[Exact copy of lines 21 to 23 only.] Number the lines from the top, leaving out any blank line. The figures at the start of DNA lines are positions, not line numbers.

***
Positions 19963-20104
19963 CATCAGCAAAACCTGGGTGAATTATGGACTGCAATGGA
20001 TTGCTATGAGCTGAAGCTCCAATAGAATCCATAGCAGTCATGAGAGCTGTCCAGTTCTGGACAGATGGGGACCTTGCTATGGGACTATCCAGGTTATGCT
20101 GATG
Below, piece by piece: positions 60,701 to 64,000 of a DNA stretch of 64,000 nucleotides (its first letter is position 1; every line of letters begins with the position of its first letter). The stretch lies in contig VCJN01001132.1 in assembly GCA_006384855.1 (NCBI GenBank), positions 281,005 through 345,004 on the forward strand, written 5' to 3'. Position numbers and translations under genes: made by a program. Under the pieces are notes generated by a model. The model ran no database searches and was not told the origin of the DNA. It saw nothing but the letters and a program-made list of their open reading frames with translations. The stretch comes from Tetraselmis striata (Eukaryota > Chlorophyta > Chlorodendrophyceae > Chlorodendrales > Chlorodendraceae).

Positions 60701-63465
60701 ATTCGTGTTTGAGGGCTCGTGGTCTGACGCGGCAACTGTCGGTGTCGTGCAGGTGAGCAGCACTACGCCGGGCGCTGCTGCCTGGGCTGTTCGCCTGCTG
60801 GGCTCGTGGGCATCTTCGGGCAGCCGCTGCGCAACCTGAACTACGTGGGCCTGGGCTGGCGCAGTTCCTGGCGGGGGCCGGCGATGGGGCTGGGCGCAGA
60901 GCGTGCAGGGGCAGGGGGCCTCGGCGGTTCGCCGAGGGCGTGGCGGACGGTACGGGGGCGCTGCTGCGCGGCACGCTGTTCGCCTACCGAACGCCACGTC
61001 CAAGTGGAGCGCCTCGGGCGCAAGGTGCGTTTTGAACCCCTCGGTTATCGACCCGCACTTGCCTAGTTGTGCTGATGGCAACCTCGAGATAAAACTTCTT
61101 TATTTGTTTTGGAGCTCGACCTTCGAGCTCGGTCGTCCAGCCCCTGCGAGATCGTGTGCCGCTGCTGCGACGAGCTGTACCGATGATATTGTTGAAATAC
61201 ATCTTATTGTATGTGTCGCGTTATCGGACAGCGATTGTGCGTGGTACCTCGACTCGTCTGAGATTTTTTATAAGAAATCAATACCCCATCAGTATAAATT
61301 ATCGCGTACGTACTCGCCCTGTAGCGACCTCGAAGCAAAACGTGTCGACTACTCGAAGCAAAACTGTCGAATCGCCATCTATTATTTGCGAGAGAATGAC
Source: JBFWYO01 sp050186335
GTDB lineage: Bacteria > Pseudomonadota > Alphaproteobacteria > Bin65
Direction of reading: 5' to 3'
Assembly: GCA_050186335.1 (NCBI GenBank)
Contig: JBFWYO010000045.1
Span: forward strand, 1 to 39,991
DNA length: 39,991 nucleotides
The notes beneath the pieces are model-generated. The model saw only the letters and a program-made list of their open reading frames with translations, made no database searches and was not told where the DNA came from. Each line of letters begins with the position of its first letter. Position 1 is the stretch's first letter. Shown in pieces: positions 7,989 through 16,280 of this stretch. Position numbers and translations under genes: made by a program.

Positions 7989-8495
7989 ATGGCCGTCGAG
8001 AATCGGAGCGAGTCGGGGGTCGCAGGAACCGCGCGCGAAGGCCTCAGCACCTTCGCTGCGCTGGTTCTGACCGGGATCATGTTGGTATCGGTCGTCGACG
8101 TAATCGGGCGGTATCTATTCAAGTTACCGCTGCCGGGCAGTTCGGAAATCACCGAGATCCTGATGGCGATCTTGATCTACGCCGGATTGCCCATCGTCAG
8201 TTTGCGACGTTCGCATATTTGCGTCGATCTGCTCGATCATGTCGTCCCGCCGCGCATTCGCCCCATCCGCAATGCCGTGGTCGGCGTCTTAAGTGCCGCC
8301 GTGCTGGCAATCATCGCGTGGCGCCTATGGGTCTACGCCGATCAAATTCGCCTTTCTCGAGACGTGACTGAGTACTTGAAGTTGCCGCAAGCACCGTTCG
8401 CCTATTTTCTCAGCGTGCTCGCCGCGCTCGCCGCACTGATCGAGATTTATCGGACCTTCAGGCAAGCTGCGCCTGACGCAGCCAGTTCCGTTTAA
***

The notes beneath the pieces are model-generated. The model saw only the letters and a program-made list of their open reading frames with translations, made no database searches and was not told where the DNA came from. Each line of letters begins with the position of its first letter. Position 1 is the stretch's first letter. Shown in pieces: positions 7,989 through 16,280 of this stretch. Position numbers and translations under genes: made by a program.

Positions 7989-8495
7989 ATGGCCGTCGAG